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Moving prior to the end of a lease When a lease is signed, the tenant is promising to stay for a certain length of time. The tenant commits to paying the rent each month, whether or not he or she is living at the property. Unless the landlord signs a statement permitting it, the tenant CANNOT simply have someone else “take over” the rental unit. Generally, there are only two ways a tenant can get out of a lease without breaking the lease: • if there is a material noncompliance by the landlord with the rental agreement or a noncompliance with AS 34.03.100 materially affecting health and safety, the tenant can move (after giving 20 days written notice), unless the landlord corrects the problem within 10 days;62 or • if the landlord agrees to allow the tenant to sublease the property (See “Subleasing,” below). If the tenant decides to move during the term of the lease, the tenant is usually still responsible for the rent for the rest of the lease period, unless the dwelling can be re-rented earlier. The landlord is responsible for making a good faith effort to re-rent the property, and may not charge the original tenant rent after the property is re-rented, or for any time during which the landlord does not make a reasonable, good faith effort to rent the property. If the landlord attempts to re-rent the property, the tenant may be responsible for rent while the property is vacant during the term of the lease.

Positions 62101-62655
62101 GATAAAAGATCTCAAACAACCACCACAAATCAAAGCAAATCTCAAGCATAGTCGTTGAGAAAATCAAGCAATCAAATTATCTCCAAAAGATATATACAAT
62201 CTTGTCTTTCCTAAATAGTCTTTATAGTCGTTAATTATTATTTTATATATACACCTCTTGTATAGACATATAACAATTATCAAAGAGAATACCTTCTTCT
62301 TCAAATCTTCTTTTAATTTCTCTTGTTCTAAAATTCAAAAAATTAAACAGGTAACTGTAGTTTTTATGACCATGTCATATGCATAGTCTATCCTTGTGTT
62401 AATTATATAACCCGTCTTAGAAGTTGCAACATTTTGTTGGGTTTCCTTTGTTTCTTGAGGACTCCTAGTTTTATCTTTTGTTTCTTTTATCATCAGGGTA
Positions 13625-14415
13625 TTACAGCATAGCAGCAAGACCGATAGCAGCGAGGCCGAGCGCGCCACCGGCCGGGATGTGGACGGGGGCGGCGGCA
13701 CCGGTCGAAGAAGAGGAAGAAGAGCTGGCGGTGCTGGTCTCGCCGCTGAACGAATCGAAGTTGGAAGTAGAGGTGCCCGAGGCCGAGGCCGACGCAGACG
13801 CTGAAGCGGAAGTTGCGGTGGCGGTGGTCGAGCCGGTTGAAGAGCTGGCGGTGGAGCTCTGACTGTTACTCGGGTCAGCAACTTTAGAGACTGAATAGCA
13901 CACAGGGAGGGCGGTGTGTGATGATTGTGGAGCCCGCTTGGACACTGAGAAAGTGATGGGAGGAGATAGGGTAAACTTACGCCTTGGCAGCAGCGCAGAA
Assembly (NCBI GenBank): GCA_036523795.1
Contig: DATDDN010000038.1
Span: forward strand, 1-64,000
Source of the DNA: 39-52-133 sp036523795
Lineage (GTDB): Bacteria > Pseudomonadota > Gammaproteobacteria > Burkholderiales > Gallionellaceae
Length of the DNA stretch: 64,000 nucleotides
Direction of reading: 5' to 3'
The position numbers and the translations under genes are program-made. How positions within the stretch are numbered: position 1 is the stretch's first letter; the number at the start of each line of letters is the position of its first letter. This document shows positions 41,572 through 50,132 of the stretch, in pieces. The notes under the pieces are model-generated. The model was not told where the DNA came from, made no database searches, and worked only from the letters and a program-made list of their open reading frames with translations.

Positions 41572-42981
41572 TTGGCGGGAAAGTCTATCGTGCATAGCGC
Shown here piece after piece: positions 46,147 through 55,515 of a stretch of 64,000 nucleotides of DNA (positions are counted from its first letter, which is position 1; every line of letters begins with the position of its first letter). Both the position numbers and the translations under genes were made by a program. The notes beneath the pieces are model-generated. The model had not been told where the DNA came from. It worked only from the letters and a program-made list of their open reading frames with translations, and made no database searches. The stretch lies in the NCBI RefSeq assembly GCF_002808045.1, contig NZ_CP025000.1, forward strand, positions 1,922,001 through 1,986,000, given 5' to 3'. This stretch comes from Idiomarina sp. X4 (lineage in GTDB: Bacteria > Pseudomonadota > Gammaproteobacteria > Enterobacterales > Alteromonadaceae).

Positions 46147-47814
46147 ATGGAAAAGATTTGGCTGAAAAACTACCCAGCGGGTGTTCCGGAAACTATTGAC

Subleasing If a rental agreement requires the landlord’s consent to sublease, the tenant may obtain one or more persons who are willing to take over the lease. Each prospective occupant must make a signed written offer to the landlord containing the following information about the person: • name, age63, and present address; • occupation, present employment, and name and address of employer; • how many people will live in the apartment; • two credit references; and • names and addresses of all landlords of the applicant for the past three years. Once given this information, the landlord has 14 days to answer the request.64 No answer within 14 days is the same as consent, and the tenant can go ahead and sublease.65 The new tenants may be rejected only for certain specific reasons, and the landlord cannot unreasonably prevent subleasing.66